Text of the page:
The semester’s over and you’ve just had your soul crushed by ROSI telling you your final mark in a course. You were sure you’d do better. You murdered that final exam. You turn to your friend, you shake your head, and you say, “They bell-curved the marks. That’s why I didn’t do as well as I expected.”
On Internet forums and in the mutterings of frustrated students, U of T is notorious for bell-curving down, but most students have never really received any confirmation of this. In fact, many of us may not even be clear on what bell-curving is.
There are many ways to bell-curve grades. One of the most popular methods is to statistically determine how many people in each class will get a certain grade and then mathematically slot students into those groups. For example, a professor or department would estimate that 10% of students will get an A, 20% will get a B, and 70% will get a C. The grades the students actually received then become a ranking system. That ranking system is used to separate the students into the predetermined A, B, and C grade groups. Depending on where you stand academically, this could sound awesome or just plain cruel.
According to Office of the Dean, though, U of T does not adhere to this system and does not encourage its professors to use it either. “We feel the grades students earned should be accurately reflected in their final grade,” said UTM’s vice-dean, Kelly Hannah-Moffat.
“Typically, we see grades sequestered in the A, B, C range, and we ask professors to determine the percentage of grades, and if something looks unusual we ask for an explanation.” Hannah-Moffat expects that other Canadian universities don’t use a curved grading system either.
But Hannah-Moffat, who is also a professor of sociology, also believes that professors use their students’ grades to reflect on the course. “There are times when people write a test and everybody does awful, and you have to really think hard about if you taught the material properly—or did people not study?” she pointed out. But even in those cases, she repeated, the professor is still not required to adjust the grades according to university policy.
So is avoiding bell-curving useful to students? “[Not adjusting students’ grades] is advantageous because it’s an image of their work, and people at the top end of the spectrum need to be rewarded,” said Hannah-Moffat. “I think it’s important to accurately affect the students.”
Speaking to several different professors on campus, it’s interesting to see how individual departments and professors grade and how they feel about grading methods.
“There’s no enforced bell curve, as I understand it,” said Ira Wells, who teaches American literature. “I don’t have to give a certain number of grades. There’s an expectation in any class: about 25% will be Cs and As. That’s not anything that’s enforced; that’s just how it works out.”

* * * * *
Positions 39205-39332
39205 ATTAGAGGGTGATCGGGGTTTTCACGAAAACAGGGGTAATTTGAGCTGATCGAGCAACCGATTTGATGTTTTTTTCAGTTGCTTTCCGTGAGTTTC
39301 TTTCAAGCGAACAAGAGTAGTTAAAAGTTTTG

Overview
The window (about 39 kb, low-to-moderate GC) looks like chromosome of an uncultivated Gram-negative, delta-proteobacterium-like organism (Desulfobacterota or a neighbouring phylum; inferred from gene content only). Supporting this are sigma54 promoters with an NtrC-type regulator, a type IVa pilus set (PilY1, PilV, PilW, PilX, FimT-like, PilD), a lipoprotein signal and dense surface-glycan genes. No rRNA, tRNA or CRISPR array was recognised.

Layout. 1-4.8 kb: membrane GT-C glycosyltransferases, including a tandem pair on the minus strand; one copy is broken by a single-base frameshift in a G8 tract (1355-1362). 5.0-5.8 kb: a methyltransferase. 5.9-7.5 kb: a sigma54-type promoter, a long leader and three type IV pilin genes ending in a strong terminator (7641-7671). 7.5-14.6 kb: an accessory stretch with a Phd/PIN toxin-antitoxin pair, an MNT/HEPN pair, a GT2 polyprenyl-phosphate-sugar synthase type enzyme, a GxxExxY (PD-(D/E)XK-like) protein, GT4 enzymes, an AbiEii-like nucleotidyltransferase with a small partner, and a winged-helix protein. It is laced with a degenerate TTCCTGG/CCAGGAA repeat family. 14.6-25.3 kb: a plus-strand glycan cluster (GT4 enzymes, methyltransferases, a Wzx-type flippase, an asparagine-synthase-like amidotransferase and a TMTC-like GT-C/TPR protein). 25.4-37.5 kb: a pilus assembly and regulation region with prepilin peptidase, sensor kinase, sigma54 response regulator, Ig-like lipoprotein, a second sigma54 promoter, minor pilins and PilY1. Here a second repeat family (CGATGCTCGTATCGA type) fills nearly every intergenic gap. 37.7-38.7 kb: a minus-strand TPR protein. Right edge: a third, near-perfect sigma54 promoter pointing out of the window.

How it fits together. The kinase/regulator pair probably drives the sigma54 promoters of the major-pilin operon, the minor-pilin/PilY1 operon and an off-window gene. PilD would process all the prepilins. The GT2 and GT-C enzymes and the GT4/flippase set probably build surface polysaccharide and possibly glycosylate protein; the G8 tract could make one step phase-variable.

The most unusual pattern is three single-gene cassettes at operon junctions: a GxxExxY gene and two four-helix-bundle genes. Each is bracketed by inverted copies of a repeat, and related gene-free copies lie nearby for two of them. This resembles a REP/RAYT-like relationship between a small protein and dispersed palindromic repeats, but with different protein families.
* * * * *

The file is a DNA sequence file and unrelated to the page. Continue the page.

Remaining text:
I asked Wells how he thinks adjusting grades affects students and how he thinks they view bell-curving.
“Your opinion of the bell curve is going to relate to what you think university is for,” he said. “So if you think that university is for giving everyone access to certain skills, about bringing everyone up to a certain standard, then you might not think that the bell curve is such a great idea. You don’t want to expect certain outcomes if it’s about equalization. That’s only one way of looking at what university does. The other way is to sort people out. University is a natural sorting mechanism for who is going to be where in the hierarchy.
“Regardless of what I think, it does both,” he added. “If I could give As in all my classes, grades would be meaningless.”
Jonathan Weisberg, a philosophy professor, said the philosophy department does not bell-curve grades. “I don’t use a bell curve specifically, but I do keep track of how many students are getting As, Bs, Cs, etc.,” he said. “I also keep an eye on statistics like the average and the median as the semester progresses, and of how many students are failing. These statistics help me understand how students are responding to the material.”
Does Weisberg believe that the bel- curve is a useful tool for grading? Not necessarily.
“I think it’s important to give people the mark they earned, a mark that reflects how well they’ve mastered the relevant material and skills,” he said.
The departments don’t necessarily adhere to bell curving, it seems. But how do students feel about their grades?
“Beyond the obvious con of being at the bottom of the bell curve, I’m curious as to what average determines if a course gets the bell curve,” said Mary Cho. “Some courses will be really hard, and if people do well, the bell curves to the expected average. I don’t necessarily have any pros or cons, but more I’m concerned with the reasons as to why a course may be bell-curved.”
So we know that the university doesn’t mandate bell-curving, but we also know that some professors occasionally use it. At least we can all sleep at night knowing it won’t necessarily happen to all of us.
We will, however, have to come up with another excuse when we don’t meet our own grade expectations. Maybe we can use the other old standby: “Obviously, the professor hates me.”